http://news.softpedia.com/news/DOTA-2-The-international-2015-Takes-on-3-8-August-in-Seattle-469276.shtml Source: softpedia.com
3. Youtube and Let’s Plays
If you had told us 10 years ago that not only would millions of gamers regularly tune into Youtube and Twitch streams to watch other people play games, or but hat it would become a lucrative business, we would have a) asked what a Twitch stream was and b) said you were crazy. Whether you regularly watch someone like PewDiePie or are as out of touch and mystified of Let’s Play culture as Jimmy Kimmel proved himself to be recently, Youtube and other video platforms have had an enormous impact on gaming culture by fostering dedicated communities around distinct personalities. If you want to be taken seriously as a talent in the games space these days, having a stream or other form of video content is almost a necessity.
https://bdgaming.info/wp-content/uploads/2015/07/pewdiepie5.jpg Source: bdgaming.info
2. Indie Games
One of the greatest developments to come out of the last decade of gaming is the increased support given to creators in the indie space. While budgets for titles in the AAA space (think Call of Duty and Assassin’s Creed) have skyrocketed with each new console generation, a combination of access to digital distribution networks, easier-to-use and acquire developer tool kits, and the popularity of crowdfunding platforms like Kickstarter have enabled the indie scene to flourish in recent This has essentially filled the void left by sporadic AAA releases throughout the year, allowing gamers to enjoy new titles all year long. Innovative titles such as Braid, Limbo, Bastion, and Gone Home, just to name a few, wouldn’t have been possible if indie gaming hadn’t been allowed to prosper as much as it has in the last decade.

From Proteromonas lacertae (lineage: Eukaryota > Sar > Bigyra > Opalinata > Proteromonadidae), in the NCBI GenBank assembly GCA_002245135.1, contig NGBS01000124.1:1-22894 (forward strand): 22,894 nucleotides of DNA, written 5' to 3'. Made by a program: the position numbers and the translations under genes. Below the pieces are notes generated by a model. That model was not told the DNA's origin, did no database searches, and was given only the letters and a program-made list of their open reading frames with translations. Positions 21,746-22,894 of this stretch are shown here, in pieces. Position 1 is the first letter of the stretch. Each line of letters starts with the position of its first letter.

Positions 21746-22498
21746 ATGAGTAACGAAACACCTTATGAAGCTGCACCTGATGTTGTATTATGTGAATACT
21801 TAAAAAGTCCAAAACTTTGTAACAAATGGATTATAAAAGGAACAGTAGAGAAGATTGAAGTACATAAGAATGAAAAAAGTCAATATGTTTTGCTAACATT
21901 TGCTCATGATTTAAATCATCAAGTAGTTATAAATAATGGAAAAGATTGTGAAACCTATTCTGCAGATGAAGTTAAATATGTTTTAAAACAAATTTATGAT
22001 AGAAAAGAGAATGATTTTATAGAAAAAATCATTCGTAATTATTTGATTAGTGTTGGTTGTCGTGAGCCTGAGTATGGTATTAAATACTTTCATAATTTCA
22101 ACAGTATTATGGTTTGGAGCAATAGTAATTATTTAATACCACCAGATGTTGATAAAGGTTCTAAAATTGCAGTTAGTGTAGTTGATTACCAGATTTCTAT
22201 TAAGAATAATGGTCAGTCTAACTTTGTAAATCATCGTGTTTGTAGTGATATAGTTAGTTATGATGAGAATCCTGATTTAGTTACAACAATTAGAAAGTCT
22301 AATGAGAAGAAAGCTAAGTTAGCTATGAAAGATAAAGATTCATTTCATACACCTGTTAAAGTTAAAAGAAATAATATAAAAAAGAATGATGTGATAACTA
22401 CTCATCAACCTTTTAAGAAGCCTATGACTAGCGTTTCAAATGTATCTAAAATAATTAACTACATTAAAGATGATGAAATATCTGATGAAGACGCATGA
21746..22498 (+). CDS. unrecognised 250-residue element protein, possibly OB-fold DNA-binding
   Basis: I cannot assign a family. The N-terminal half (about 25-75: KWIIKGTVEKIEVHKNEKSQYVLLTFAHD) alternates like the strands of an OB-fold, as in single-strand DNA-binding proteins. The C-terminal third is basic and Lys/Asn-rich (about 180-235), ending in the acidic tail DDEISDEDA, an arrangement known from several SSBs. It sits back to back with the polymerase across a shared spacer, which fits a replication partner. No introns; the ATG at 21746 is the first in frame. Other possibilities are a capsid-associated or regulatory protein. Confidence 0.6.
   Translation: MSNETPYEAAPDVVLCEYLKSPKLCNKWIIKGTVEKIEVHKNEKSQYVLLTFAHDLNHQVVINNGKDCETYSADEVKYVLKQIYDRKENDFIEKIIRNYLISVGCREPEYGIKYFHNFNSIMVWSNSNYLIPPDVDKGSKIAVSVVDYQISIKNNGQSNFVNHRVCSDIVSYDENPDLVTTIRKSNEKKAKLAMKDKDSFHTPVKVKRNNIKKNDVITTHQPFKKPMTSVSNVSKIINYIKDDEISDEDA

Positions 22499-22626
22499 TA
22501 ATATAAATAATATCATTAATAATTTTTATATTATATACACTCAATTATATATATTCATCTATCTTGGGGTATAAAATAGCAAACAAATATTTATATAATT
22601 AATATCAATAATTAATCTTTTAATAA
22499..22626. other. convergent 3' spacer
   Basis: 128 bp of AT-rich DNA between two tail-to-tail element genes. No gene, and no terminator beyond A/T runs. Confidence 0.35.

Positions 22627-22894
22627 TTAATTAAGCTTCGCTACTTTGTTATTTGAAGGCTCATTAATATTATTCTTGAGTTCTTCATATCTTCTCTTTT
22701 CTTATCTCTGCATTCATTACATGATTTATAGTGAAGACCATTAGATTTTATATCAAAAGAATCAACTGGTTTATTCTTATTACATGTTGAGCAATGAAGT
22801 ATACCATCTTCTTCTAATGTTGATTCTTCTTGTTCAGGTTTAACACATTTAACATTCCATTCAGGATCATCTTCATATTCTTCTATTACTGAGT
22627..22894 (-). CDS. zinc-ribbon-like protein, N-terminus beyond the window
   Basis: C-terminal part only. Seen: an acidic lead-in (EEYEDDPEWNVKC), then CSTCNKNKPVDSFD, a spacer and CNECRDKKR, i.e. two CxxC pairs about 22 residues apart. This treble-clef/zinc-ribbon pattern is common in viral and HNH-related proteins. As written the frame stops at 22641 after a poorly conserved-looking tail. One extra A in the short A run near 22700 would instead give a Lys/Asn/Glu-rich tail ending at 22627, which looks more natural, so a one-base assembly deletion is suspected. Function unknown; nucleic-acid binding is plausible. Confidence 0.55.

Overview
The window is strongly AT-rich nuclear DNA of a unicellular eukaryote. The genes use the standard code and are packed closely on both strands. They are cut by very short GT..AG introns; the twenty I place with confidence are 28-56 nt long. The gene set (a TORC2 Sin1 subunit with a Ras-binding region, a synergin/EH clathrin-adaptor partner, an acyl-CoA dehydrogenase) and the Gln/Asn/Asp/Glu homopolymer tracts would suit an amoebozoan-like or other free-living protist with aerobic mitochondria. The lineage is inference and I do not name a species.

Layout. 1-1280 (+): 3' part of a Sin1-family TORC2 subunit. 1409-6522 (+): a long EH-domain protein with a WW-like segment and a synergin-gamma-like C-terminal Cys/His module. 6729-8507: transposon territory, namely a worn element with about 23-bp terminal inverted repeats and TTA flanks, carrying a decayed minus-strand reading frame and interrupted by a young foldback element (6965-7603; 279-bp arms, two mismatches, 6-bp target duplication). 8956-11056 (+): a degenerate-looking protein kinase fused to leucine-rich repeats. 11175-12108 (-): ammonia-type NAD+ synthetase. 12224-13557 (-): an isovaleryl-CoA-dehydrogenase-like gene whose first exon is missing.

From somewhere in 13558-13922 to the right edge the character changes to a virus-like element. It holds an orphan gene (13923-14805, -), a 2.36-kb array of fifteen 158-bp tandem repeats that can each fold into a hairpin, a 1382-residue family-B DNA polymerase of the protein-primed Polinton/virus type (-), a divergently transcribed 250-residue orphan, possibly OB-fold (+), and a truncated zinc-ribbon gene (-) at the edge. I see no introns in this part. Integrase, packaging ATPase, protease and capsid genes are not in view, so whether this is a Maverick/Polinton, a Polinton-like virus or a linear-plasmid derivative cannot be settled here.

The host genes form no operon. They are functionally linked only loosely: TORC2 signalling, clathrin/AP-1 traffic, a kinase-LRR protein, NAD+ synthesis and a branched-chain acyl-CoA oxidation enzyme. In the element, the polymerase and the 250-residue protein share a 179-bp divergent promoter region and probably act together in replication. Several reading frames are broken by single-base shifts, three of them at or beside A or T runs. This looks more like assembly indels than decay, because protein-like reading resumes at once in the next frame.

http://metro.co.uk/2015/04/13/bastion-ps4-review-talk-about-pretty-5147202/ Source: metro.co.uk
Pretty much everyone now owns a smartphone in 2015, which is definitely a prediction that would have been hard to make back in 2005. This also means that everyone has a sophisticated handheld gaming device in their pocket and this has drastically changed the handheld gaming market. Nintendo used to be the only name in town when it came to gaming on the go, thanks to their ubiquitous Gameboy brand. While the company is still enjoying success with their current handheld gaming device, the 3DS, they are nowhere near as dominant as they once were thanks to the overwhelming success of iOS and Android gaming. Heck, even Nintendo’s poised to start launching games on mobile devices next year, with the just-announced Pokemon Go being a mobile exclusive. Mobile gaming is here to stay and it will largely fall on Nintendo’s shoulders to prove that dedicated handheld gaming machines still have a market in the next few years.
http://www.pocketmeta.com/wp-content/uploads/2014/02/HiRes.jpg Source: pocketmeta.com